Last week Worldwatch’s Low-Carbon Roadmap program reached a significant milestone by hosting a workshop for relevant project stakeholders in the Dominican Republic. It was an opportunity to share interim results and gather feedback, input and answers from members of the country’s electricity sector. It was a successful event and the team now returns to Washington, D.C. to incorporate feedback and new findings into the next draft of the roadmap. Although the day’s discussion covered many areas, the three main takeaways involved the need for the government to follow through on regulations intended to foster renewable energy projects, strong long-term signals from the government regarding such projects and the urgent need for a financial sector that knows how to finance them.
Mr. Julian Despradel (left) of the National Energy Commission of the Dominican Republic poses with (left to right) Worldwatch's Xing Fu-Bertaux, Mark Konold, and Sam Shrank
As has been reported in a previous post, this project intends to help decision makers in target countries make informed decisions in the path to transitioning to a low-carbon economy. An important piece of achieving that goal is capacity building in the partner country. Worldwatch consults with in-country stakeholders before, during and after the project to ensure that priorities are understood, quality information is being put into the report and that the end users are able to effectively engage decision makers.
Coming into the workshop, project team members had many questions about the Dominican Republic’s electricity sector, particularly regarding the national electricity grid and its operations as well as the ability of the country’s financial sector to support and promote renewable energy projects. Participant feedback was largely helpful. The team received key information including the process by which electricity producers sell to local distributors, technical limitations of the country’s electricity grid and the types of challenges renewable energy projects, both large and small scale, stand to face as they move forward. In addition, the team gathered new material for the roadmap regarding what many people in the industry see as one of the most important challenges to fostering renewable energy projects in the country – adequate financing. The general consensus is that the financial sector has little-to-no experience securing some form of collateral against which a project can be financed. As many participants shared with us in a more simple way, “The banks know how to create a loan for a car. You miss your payment, they take the car and re-sell it. If you miss a payment on a renewable energy project, what are they going to do? Take the panels off your roof?”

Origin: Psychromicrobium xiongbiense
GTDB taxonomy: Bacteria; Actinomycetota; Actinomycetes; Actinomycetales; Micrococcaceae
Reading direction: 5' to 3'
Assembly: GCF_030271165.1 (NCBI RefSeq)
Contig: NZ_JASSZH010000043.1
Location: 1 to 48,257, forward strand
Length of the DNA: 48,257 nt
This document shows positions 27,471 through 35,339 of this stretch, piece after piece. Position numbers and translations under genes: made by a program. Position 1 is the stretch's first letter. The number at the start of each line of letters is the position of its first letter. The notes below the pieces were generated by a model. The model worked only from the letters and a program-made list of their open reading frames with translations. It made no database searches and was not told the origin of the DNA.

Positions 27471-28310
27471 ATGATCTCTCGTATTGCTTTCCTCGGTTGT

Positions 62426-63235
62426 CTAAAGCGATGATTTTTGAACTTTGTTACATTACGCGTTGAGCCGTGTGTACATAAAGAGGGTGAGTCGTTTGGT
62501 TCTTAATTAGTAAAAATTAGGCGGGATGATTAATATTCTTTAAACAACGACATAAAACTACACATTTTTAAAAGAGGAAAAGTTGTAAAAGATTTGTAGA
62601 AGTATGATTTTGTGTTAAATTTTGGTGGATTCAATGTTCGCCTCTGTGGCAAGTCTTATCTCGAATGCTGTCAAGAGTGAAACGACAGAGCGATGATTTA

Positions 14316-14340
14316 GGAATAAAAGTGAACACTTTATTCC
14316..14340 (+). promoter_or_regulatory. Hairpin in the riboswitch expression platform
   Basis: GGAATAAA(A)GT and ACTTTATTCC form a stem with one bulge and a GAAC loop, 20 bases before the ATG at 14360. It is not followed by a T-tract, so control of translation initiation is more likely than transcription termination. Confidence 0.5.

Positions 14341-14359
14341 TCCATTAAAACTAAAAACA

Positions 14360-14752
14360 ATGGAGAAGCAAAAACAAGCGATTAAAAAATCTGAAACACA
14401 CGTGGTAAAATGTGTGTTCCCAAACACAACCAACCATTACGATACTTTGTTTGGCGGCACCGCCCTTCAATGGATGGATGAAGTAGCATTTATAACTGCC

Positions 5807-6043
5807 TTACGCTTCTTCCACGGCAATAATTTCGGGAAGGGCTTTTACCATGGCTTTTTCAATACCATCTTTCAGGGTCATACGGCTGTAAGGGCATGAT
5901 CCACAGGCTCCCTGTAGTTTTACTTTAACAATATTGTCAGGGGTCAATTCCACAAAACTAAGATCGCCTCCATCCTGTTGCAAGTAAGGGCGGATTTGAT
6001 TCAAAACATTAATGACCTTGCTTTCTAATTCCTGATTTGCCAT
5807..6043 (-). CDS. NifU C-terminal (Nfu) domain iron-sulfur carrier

Workshop participants discuss questions and topics raised during the day's presenations. Their feedback will be incorporated into the final report due later this summer.
During the course of the workshop, the role of government and laws regarding renewable energy provided lively dialogue among participants. There are strong feelings that if the government does not improve its ability to enforce the laws it creates regarding renewable energy, meaningful progress will not be made. Many questions remain unanswered regarding important instruments such as a fund levied by a fossil fuel tax. Many people agree that such an instrument is needed and that one has in fact been established. Exactly where that fund is, how much is in it and who controls it remains a mystery – as well as a point of contention. However, there was general agreement that a lack of implementation and follow through will, in the long run, hinder renewable energy growth as investors will not have the confidence needed to make the type of long-term investment necessary to build a thriving renewable energy market.
While this workshop represents a sizeable milestone for the project, there is still much work to be done. The team will immediately start working on revising the roadmap for its next draft. That will include revising certain sections related to the feedback and input received, filing in gaps for which the team previously had little information and strengthening the recommendations Wolrdwatch plans to make in light of its research.